Wage rise infuriates civil groups

Marwa Hussein, Wednesday 9 Feb 2011

After two weeks of protests calling for president Mubarak to step down, Egypt's Ministry of Finance announces a 15 percent wage rise for public employees starting from April 2011

In a step that many activists consider a way of bribing civil servants and workers not to participate in the ongoing protest, Egypt's Ministry of Finance announced a 15% increase in wages and pensions.

“We will not sell our blood with over 300 martyrs for a 15 percent wage increase. The martyrs sacrificed with their lives for a decent life and freedom,” said a joint statement signed by four NGO’s and workers movements in Egypt. The signatories also said that this increase is not sufficient to cover the price hikes in consumer goods during last year.  “We refuse this “old game” that is being repeated again where the increase in prices eat up the wage increases,” stated the signatories.

In fact, the increase will most probably, as usual, be calculated based on basic salaries, which in some cases represent only 20 percent of employees' total salaries. For the first time, however, this will not be the case for pensions, with increases to be based on the entire pension. The total amount of the new salary increases in the 2010/1011 budget will not exceed LE 700 million. While the increase of pensions will cost the budget LE 6,5 billion next year.

For the first time ever, the increases will be allocated to the beneficiaries of Al-Sadat pension, who are paid about LE 124 per family monthly, while the poverty line per person in Egypt is, according to government estimates, about LE 165 per person per month.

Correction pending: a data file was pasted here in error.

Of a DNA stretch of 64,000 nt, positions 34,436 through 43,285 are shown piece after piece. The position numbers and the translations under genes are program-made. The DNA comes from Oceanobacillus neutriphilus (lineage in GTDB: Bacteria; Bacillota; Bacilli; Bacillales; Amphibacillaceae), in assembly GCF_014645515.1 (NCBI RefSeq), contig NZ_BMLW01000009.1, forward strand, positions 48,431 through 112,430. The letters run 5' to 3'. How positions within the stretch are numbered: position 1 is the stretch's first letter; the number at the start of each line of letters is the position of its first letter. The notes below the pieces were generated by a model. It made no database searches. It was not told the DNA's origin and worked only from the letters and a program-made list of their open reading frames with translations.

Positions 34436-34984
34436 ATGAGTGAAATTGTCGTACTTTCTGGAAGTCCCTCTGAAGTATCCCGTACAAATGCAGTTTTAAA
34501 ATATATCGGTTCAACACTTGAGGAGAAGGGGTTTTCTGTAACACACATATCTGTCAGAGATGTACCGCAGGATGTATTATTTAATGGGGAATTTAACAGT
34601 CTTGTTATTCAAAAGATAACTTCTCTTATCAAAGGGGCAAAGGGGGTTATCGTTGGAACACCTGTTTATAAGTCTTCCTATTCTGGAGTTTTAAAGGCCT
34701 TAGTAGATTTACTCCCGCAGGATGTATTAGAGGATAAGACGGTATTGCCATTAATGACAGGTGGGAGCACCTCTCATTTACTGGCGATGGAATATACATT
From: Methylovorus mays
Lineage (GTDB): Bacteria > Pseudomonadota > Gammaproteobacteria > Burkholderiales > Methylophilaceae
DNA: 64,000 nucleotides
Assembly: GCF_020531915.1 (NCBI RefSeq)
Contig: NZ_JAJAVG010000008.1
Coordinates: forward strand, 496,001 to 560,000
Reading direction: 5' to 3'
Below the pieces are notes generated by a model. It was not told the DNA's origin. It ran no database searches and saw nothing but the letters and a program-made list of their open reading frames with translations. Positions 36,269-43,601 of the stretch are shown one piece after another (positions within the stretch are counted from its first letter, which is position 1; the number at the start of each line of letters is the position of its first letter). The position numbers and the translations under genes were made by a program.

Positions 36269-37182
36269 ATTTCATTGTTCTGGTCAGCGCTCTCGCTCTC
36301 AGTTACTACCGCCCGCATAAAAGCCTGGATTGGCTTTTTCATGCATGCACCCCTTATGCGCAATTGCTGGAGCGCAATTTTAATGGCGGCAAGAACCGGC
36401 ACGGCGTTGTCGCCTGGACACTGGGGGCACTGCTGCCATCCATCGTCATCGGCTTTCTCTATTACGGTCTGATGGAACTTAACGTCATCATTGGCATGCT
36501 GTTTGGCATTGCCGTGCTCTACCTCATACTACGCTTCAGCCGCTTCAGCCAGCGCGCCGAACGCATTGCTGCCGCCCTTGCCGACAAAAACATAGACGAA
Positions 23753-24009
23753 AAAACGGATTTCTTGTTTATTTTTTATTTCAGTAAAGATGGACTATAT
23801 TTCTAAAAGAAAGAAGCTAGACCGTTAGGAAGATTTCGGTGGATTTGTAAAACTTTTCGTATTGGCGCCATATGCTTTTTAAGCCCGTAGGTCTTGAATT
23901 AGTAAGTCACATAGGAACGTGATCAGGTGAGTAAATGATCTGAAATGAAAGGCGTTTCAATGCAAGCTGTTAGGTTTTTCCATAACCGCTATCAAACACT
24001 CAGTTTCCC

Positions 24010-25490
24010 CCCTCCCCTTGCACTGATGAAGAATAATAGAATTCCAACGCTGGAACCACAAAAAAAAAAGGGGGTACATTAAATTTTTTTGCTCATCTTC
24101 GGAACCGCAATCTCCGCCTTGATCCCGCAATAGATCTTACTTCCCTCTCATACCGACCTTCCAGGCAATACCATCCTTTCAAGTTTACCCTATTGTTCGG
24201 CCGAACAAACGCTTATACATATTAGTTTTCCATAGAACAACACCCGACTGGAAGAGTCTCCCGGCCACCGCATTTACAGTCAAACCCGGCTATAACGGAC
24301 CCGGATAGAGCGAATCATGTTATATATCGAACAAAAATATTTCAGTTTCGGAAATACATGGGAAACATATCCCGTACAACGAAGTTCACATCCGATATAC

A LE 5 billion fund will also be created to compensate families of victims and those whose property was damaged during the last protests.

“These decisions were taken in response to the demands of the street”, said an senior official at the Ministry of Finance who assures that, so far, there are savings in expenditures and increases in revenue that will counter the new expenditures. “So far, we won’t need to search for new resources and the deficit will not increase from the forecast”, adds the same source, explaining that the deficit was expected to decrease from the forecasted 7.9 percent of GDP to below 7.5 per cent, but that this cut will not take place following the new decisions.

On their part, the NGO’s and movements that published the statement against this decision presented an alternative list of five demands, allowing for a better distribution of income.

The first of these demands is to fix a minimum and maximum fair wage so as not to increase the ratio between them, where the minimum should stand at 1200 LE (200 dollars) per month. This sum was a demand that rose up across the country after an Administrative Court ruled in mid 2010 that the government must set a minimum wage compatible with costs of living.

The demands also included providing adequate health care insurance for all wage earners, give full time workers contracts, in the government and administrative units and public enterprise sector, the announcement of a national plan to deal with employment that includes an unemployment allowance and finally the right of same wage for same work.

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